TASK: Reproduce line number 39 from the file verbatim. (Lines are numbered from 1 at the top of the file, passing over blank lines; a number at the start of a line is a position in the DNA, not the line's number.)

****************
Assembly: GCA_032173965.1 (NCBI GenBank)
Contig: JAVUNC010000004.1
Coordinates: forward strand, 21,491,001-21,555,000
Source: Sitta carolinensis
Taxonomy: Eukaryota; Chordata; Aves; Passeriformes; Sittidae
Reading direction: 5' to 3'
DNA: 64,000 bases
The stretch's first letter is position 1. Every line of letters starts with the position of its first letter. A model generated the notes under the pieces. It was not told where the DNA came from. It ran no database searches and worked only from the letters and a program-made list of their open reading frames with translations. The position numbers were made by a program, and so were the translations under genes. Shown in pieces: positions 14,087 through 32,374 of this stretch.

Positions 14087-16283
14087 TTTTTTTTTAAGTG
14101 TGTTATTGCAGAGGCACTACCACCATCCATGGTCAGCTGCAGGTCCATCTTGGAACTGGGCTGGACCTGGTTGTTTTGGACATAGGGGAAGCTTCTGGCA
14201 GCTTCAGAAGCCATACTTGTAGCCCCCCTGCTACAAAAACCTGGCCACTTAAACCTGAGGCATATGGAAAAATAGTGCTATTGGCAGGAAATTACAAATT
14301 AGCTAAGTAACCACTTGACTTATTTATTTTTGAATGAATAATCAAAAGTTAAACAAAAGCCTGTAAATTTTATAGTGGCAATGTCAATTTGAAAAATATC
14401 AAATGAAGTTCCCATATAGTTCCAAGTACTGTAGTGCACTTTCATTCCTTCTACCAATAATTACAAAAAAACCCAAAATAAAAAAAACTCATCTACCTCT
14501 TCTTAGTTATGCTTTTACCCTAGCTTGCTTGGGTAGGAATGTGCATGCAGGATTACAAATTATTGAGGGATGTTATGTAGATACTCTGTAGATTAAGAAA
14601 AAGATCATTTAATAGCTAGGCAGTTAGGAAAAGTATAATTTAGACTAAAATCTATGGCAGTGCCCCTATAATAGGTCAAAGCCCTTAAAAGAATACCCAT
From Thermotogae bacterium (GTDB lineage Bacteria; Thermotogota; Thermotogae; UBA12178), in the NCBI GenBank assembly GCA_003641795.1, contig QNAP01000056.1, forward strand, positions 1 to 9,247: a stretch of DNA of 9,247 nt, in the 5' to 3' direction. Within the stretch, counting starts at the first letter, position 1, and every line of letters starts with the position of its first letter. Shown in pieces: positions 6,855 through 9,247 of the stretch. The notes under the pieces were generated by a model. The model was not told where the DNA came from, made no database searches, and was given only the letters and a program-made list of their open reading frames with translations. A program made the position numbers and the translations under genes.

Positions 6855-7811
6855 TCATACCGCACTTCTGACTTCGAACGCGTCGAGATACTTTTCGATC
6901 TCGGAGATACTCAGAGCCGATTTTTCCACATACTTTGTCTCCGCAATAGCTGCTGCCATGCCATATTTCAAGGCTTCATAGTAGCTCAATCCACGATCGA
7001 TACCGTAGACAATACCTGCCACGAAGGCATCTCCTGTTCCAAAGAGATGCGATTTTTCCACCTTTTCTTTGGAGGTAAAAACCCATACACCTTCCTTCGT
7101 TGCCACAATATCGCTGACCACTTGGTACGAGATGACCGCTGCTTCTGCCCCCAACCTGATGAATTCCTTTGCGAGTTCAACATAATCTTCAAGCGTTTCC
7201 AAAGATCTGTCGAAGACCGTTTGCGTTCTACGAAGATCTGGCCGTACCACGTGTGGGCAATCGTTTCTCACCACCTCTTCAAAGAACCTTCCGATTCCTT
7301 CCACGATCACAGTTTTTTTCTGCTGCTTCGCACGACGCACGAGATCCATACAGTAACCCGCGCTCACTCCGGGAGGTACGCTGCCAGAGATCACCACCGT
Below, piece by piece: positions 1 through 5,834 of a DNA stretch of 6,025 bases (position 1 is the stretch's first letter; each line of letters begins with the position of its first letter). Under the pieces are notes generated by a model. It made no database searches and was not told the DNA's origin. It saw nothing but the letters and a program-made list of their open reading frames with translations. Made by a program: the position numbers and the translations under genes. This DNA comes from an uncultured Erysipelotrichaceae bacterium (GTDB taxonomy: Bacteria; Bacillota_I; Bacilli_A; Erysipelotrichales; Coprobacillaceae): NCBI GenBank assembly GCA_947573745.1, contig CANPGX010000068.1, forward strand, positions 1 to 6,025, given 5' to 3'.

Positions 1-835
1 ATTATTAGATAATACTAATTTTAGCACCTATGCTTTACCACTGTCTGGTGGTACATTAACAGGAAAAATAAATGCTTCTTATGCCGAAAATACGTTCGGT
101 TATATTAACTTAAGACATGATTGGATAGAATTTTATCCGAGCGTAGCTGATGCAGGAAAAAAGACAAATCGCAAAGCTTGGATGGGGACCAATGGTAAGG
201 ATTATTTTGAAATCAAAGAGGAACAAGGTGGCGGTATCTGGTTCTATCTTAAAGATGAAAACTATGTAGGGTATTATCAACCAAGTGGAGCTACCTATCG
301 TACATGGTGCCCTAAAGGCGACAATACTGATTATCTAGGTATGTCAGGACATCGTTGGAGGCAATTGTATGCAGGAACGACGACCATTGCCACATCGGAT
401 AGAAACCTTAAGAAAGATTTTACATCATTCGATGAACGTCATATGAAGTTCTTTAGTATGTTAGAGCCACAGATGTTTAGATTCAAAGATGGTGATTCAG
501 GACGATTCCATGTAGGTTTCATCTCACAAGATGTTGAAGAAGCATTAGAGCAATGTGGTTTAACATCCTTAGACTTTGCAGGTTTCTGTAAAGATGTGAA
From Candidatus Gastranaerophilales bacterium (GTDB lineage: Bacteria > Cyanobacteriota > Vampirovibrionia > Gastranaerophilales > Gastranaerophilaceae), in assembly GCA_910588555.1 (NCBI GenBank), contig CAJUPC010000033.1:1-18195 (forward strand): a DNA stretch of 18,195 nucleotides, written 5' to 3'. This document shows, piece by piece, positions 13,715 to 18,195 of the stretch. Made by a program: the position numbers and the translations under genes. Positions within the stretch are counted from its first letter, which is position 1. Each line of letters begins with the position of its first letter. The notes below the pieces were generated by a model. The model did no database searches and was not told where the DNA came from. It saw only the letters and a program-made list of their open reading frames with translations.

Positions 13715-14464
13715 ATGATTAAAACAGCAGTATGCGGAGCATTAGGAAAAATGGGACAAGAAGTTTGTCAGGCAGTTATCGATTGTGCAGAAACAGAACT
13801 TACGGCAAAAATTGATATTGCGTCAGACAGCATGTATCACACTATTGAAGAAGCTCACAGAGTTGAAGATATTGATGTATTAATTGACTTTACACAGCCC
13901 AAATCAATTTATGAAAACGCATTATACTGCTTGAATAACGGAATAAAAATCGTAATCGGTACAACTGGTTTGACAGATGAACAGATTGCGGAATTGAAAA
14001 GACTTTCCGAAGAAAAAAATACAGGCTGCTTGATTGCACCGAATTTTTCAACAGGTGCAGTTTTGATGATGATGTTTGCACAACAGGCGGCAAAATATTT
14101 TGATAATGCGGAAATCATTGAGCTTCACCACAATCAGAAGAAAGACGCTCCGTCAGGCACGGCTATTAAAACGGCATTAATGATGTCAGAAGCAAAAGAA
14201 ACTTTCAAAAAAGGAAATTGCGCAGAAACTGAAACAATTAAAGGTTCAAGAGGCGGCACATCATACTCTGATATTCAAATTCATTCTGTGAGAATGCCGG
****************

14101 TGATAATGCGGAAATCATTGAGCTTCACCACAATCAGAAGAAAGACGCTCCGTCAGGCACGGCTATTAAAACGGCATTAATGATGTCAGAAGCAAAAGAA